The specificity of the photograph as work of art is its dual nature as physical object and conceptual image. Artists can shine at all points of that craft - meaning spectrum. The modern trend of conceptual photographers who print very large chose their process mainly to enable such large outputs. In the opposite corner of the photographic art scene, some fine art photographers will patiently craft 8x10 contact prints from their large format camera using manual coating of rare papers using expensive metals such as gold, platinum and palladium. For collectors, a small print from an inkjet printer is probably the least desirable output you can offer today, even though the result can be beautiful. Here's a quick tour of alternative methods of printing worth knowing about both to understand photograph listings (for example, in an auction catalog) and, possibly, to use yourself for your own prints.
Why bother with long chemical processes today? Is it just a retro feel-good vibe, a snobbish attempt at differentiation or something that can really change how your prints look? Long story short: inkjet uses unevenly spaced dots to simulate tones that aren't available directly as an ink. Whereas the processes described below use density or thickness of matter, meaning more continuous tones and a great sense of depth. Besides, the use of some of the most stable elements known in nature guarantees archival properties that no other process can match. Finally, more man-made appearance compared to the geometrically perfect output of a digital print appeals to many.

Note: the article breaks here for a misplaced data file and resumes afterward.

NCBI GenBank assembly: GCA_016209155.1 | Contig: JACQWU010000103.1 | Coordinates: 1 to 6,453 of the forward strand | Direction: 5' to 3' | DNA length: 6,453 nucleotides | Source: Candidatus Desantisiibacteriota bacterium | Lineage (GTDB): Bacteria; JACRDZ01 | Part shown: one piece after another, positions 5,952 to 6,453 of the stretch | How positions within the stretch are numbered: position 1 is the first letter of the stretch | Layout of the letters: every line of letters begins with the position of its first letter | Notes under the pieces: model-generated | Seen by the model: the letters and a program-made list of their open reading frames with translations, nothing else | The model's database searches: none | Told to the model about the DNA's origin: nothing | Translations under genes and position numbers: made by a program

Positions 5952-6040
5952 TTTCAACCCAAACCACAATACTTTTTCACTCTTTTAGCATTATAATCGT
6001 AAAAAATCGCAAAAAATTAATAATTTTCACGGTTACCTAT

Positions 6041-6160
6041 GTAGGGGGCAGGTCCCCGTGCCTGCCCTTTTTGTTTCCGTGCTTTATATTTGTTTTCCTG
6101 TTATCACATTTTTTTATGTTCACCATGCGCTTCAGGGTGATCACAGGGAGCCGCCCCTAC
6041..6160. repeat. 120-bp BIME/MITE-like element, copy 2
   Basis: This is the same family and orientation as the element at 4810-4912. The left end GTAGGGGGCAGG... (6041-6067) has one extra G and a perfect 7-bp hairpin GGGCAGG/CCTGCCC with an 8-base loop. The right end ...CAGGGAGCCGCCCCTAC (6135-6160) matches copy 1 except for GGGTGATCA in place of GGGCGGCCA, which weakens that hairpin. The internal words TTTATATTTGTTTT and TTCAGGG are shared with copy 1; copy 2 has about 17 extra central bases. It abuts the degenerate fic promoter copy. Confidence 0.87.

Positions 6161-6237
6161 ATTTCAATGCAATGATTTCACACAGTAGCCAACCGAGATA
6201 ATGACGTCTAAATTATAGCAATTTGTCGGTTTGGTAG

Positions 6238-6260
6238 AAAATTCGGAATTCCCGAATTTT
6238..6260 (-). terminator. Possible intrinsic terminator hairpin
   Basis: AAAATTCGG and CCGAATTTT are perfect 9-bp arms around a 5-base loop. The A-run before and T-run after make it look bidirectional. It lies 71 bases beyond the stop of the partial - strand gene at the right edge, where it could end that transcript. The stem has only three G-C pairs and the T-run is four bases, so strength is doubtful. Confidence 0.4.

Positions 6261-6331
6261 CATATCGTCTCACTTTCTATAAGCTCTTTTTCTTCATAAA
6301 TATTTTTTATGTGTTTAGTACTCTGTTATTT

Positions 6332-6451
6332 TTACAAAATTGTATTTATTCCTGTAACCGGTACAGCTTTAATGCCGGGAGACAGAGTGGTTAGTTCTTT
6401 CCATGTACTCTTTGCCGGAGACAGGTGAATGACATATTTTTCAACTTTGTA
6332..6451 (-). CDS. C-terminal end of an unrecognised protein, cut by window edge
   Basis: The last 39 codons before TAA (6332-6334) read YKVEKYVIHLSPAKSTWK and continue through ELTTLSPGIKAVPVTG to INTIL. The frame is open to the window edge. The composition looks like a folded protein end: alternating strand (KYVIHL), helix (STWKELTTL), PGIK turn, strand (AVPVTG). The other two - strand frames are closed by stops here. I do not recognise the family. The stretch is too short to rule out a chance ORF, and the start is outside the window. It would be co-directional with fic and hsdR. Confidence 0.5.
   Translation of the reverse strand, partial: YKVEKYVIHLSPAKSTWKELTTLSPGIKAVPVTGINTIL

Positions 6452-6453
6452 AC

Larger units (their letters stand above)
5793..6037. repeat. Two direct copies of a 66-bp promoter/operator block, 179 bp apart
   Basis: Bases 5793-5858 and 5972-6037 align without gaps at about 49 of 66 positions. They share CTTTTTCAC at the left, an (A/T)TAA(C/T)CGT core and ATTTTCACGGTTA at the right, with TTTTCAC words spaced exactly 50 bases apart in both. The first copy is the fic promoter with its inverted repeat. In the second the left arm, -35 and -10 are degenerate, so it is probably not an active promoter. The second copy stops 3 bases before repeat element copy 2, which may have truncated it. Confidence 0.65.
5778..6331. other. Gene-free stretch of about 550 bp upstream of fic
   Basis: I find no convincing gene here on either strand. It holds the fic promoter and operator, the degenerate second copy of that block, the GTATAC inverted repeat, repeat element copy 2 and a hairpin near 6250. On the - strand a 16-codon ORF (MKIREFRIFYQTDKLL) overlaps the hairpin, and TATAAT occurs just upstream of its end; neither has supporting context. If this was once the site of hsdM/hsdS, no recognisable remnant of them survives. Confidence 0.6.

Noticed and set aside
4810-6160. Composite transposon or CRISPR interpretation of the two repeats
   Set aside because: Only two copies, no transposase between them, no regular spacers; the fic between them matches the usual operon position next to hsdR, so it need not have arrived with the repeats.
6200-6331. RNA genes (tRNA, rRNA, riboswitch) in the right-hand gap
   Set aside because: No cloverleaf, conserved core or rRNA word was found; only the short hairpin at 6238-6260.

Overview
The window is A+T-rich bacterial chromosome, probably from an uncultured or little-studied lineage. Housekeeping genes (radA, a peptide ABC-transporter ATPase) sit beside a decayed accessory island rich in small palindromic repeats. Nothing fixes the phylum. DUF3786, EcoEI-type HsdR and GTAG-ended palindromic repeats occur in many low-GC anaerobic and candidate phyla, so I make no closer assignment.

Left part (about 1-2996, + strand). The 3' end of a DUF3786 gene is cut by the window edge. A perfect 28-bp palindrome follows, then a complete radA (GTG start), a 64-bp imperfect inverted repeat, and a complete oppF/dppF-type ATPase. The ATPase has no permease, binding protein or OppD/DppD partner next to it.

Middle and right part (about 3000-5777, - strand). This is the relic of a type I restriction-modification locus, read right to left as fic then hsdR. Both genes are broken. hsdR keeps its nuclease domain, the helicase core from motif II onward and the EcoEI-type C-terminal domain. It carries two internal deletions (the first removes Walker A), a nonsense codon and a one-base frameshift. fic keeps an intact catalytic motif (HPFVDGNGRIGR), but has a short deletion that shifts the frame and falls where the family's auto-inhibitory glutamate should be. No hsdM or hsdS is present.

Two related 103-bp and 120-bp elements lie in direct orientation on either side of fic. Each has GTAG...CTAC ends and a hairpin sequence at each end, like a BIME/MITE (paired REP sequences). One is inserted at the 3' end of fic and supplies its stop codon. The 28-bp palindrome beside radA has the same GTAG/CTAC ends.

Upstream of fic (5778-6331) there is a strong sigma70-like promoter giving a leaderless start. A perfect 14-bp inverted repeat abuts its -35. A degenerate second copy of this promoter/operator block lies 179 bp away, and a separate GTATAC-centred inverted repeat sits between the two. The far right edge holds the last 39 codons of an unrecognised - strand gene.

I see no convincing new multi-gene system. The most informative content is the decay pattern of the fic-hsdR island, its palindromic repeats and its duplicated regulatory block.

A king of processes from the early beginnings of photography (1870s) and still very much in vogue in the first quarter of the 20th century. It is still used today for the finest b&w exhibition prints.
Instead of the silver salts usually found in darkroom printing, this uses platinum or palladium. Because of the great chemical stability of these metals, the archival properties of those prints are exceptional. If displayed and cared for properly, the lifespan of a platinum/palladium print is theoretically measured not just in centuries but, possibly, milennia.
No ready-coated paper exist on the market today so printers using this labour intensive process prepare their solution then manually coat their paper of choice, let it dry, then expose it for long periods (8-10 minutes) to UV light through the negative of the image, before rincing the final image. The tonal subtlety of those prints can be absolutely superb. And the ratio of platinum to palladium you use in the coating formula determines how cold/neutral/warm and how low/high contrast the final print will be.
The negative used usually comes from a large format camera, which contributes to the extrardinary feel of the print. But it is possible to have negative printed from digital files (or to do so yourself, for that matter). Piezography is excellent for that purpose. It requires great technique and post processing to get close to the feel of the large format camera negatives, but it is possible and many artists do so on a regular basis. For a deep, fascinating, dive into this complete process, watch the video below (thank you to Noel McCombe for sending me this link 🙂 )